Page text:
Here’s where I show you how I fitted my utility kitchen units, from one novice to another. Please note that I’m not a professional, but often ask my Dad for advice on best methods.
Recently I shared some tips with my YouTube subscribers on how to build kitchen carcasses, or base units if you will, followed by my plumbing installation. What you can see here is the Dakota range from Wickes. They happened to be one of the cheapest with better reviews. Now I know some people think buying off the peg units is cheating, but I really disagree.
Why? Because I still consider myself as a learner and wanted to practice on something cheap. Also, it depends on your budget, or your client’s budget. For example, my Dad uses carcasses like these all the time for his rented properties. If he were to build something from scratch, then he’d have to charge more for his time and money, eliminating people on a budget. And they’re not forced to treat it with care.
So once I had my units all built (excluding the doors on – we’ll cover that in another video as I’ve found they get in the way), I hd to make sure they were level and fixed to the wall. And here’s how I did it; broken down in to my step my step guide below. Or you can scroll down for my video in case you’re confused by anything.
INSTALLING YOUR NEWLY BUILT KITCHEN BASE UNITS
If you own your units already, you’ll probably already have an idea of where you want them to go. So it was now my job to make sure they fit flat against the wall. This was something I was quite worried about as I had a windowsill in the way too.
DEALING WITH OBSTRUCTIONS
Thankfully, all along the back of my units, there is approximately a 6.5cm back behind where the back cover goes. I believe it’s the same with most, but allows for pipes, plugs and such. Just don’t go mad cutting the lot off as you still need to use this area to mount to the wall.
Tools that are great cutting notches out are:
- panel handsaw
- holesaw with a combi drill
- jigsaw if you’ve drilled holes for the blade
- multicutter for more awkward areas if it’s already in situ
SEALING THE WOOD TO PREVENT WATER DAMAGE
Sometimes plumbing fails. So you need to be prepared just in case. And kitchen carcasses are made up of chipboard, which expands when wet.
So to prevent having a problem (and let’s face it, my plumbing is very close to the notches), I rubbed over the cuts with waterproof glue, while wearing disposable gloves, then put the units back immediately and left to dry in its own time. In some other areas, I used this Geocel sealant as I already had it.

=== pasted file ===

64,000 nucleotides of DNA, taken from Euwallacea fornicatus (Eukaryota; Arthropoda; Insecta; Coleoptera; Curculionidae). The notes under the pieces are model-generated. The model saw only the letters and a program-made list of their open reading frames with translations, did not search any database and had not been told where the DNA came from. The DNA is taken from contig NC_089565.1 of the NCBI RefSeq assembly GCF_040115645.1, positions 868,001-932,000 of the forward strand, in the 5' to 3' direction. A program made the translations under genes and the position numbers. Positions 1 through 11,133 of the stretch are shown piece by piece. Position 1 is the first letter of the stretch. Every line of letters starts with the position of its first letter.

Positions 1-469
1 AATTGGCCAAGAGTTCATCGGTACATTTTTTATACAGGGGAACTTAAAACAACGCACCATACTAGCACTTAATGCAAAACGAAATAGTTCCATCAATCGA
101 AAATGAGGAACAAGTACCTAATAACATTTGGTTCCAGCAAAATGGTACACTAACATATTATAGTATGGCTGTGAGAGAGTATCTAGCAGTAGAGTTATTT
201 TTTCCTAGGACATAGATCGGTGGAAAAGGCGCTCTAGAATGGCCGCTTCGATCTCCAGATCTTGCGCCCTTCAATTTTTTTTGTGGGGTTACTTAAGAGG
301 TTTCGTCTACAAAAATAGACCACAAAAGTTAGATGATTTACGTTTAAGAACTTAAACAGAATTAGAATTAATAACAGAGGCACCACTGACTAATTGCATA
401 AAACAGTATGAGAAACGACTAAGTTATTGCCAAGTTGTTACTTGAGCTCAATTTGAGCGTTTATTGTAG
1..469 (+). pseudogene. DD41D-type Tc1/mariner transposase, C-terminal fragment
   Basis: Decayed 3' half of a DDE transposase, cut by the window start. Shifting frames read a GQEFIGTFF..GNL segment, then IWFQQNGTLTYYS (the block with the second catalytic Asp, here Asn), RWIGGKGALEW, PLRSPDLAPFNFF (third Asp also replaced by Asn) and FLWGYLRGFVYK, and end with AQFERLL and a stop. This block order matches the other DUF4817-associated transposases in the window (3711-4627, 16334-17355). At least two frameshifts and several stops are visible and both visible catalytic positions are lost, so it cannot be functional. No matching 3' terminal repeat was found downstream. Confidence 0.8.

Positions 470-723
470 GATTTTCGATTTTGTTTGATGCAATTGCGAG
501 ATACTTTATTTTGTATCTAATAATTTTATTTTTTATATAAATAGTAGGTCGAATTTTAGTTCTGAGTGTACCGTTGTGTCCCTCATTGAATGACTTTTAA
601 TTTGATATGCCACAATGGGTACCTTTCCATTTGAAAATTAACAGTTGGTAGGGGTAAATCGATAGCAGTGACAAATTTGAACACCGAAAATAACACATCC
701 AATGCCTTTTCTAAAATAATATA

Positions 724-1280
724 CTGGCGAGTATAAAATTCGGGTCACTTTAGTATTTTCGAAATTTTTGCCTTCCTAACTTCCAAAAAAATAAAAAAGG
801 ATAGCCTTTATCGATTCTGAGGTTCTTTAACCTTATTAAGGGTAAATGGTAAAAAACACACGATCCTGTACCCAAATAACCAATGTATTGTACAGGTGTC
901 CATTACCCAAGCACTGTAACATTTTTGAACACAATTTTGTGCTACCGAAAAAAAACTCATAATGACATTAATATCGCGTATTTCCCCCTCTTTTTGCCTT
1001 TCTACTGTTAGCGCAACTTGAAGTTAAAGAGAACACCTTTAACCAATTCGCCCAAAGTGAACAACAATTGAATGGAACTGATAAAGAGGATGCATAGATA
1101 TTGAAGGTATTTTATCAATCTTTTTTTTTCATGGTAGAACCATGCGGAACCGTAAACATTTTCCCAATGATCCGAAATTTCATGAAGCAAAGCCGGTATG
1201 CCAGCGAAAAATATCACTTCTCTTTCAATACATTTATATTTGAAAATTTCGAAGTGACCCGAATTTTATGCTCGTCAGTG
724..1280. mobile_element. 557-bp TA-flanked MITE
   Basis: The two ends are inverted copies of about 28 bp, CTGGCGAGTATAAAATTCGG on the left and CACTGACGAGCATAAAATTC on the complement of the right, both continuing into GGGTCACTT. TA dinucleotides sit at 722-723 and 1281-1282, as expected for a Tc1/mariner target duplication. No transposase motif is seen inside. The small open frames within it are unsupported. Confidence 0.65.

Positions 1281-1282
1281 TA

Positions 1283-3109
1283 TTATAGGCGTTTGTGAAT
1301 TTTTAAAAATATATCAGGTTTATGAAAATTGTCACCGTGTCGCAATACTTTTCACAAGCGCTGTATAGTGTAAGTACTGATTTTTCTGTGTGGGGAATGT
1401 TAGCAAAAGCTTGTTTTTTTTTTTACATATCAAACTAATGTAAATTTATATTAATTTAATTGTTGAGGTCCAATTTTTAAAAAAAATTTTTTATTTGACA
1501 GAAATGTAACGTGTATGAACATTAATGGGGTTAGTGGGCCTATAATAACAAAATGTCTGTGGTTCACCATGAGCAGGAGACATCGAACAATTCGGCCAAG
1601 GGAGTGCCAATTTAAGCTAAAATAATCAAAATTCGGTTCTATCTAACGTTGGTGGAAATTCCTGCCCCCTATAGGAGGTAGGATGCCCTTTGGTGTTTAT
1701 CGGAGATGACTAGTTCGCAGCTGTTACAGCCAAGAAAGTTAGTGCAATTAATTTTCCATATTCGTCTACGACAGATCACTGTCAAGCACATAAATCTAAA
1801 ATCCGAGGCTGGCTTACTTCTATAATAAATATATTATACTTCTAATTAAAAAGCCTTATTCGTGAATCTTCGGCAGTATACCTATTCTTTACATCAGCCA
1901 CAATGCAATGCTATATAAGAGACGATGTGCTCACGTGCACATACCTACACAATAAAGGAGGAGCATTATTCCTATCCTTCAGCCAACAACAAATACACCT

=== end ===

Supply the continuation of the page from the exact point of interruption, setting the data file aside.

START WITH YOUR CORNER UNIT
One thing I learnt was to get started with your corner unit. And once you’ve got that level, you can take it in either direction. However, what I didn’t know was, in the instructions, this one from Wickes needed to be about 125mm off the wall.
This couldn’t have worked out any better for us as the corner is where our plumbing is. However, if you’re fitting in a very tight spot and haven’t allowed for this, it could catch you out.
MARKING YOUR GAP (AND WHAT IF THE WALL ISN’T SQUARE)
To mark where I needed to start my corner unit, I used a pencil and tape measure, marking at regular intervals. Then used something with a straight edge (ie, my spirit level), to draw a straight line. Don’t worry if your wall isn’t perfectly straight; I just went with the majority of my marks, then lined my unit up with it.
GETTING YOUR UNITS LEVEL
As mentioned before, make sure you start on your corner unit. This one will dictate the height of the rest, so make sure you take the time to get this right and the rest will be much quicker.
Each leg is adjustable by these screw-style feet. To raise of lower it, twist is right or left while the spirit level is on top. And keep repeating until the bubble is dead centre on the spirit level.
USING YOUR SPIRIT LEVEL IN 6 DIFRECTIONS
However, you need to make sure you get it level at 6 different angles. And here they are.
- Front, lengthways
- Back, lengthways
- Front to back on the right
- Front to back on the left
- Diagonally from opposite corner
- Diagonally from opposite corner
You’ll also need to ensure you height is fine with other parts of your kitchen. In my case, I had some white appliances, so I tried to get the legs as short as possible, where my worktop wouldn’t be too high above them and look silly.
Other factors are flooring, for example, in some parts I have no carpet, but I knew these wouldn’t be visible when the kitchen was in place.
FIXING TO THE WALL
Once I had my unit right where I wanted, I had to fix to the wall. However, it’s a good idea to mark with a pencil of where the worktop is on the wall. That way, you know exactly where to put it back. On this wall (above), I just used a drill bit and screws as I was fixing to chipboard where an old door used to be.
FIXING TO BRICK WALL OR PLASTERBOARD